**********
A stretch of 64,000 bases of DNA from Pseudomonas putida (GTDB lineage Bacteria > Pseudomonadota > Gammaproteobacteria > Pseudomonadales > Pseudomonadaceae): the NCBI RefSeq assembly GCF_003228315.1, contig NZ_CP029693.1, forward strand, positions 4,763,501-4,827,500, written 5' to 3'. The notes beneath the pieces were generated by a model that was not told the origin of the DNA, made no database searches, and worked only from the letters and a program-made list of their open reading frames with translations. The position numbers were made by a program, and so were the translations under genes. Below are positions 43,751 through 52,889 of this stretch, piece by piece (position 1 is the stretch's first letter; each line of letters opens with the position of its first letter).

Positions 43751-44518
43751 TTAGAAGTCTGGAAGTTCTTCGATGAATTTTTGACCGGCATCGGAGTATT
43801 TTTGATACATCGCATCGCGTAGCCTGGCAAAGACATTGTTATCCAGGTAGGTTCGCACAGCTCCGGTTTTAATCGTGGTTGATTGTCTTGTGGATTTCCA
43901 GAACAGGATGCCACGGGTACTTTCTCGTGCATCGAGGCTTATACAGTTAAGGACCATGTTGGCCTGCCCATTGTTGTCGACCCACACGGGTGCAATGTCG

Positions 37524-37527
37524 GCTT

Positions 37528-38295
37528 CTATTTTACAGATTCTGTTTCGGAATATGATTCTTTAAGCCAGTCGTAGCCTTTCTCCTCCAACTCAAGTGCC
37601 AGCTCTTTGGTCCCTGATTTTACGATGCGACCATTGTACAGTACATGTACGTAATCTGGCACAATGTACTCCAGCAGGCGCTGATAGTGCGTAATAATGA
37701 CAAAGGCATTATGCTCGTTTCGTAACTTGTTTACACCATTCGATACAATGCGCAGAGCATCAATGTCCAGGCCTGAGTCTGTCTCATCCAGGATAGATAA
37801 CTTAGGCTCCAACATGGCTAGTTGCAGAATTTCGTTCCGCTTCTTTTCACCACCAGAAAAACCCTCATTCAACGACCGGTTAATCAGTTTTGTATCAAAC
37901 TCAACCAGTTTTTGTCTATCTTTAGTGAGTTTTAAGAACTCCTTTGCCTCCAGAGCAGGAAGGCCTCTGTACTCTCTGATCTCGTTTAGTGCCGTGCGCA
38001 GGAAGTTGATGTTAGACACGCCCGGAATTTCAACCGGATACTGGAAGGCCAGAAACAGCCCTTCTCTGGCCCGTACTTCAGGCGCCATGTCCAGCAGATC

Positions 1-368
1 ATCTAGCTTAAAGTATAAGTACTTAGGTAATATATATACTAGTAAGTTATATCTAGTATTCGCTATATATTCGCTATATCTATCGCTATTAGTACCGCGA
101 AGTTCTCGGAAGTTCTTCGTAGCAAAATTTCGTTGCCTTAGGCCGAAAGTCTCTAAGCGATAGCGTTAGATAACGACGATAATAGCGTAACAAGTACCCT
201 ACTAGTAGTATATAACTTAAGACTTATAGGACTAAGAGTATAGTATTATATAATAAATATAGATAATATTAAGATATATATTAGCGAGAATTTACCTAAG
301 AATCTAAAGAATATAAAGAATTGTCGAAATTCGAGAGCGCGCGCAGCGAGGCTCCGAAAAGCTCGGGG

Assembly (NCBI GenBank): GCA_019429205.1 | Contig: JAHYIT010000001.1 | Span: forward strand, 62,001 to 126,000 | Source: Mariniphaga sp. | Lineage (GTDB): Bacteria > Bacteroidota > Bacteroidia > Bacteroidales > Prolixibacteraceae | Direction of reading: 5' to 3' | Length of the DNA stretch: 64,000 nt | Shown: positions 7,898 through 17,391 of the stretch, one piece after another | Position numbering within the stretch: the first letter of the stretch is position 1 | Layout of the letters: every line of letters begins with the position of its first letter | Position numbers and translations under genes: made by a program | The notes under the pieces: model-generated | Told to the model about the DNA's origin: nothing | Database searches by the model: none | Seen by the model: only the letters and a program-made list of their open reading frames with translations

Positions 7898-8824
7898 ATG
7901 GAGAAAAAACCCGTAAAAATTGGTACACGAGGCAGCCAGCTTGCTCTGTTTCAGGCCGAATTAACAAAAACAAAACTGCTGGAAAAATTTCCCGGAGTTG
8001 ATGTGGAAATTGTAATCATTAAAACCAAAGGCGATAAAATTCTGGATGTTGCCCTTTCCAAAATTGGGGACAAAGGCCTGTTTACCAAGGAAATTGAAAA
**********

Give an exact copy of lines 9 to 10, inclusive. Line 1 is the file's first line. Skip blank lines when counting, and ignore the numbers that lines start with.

37528 CTATTTTACAGATTCTGTTTCGGAATATGATTCTTTAAGCCAGTCGTAGCCTTTCTCCTCCAACTCAAGTGCC
37601 AGCTCTTTGGTCCCTGATTTTACGATGCGACCATTGTACAGTACATGTACGTAATCTGGCACAATGTACTCCAGCAGGCGCTGATAGTGCGTAATAATGA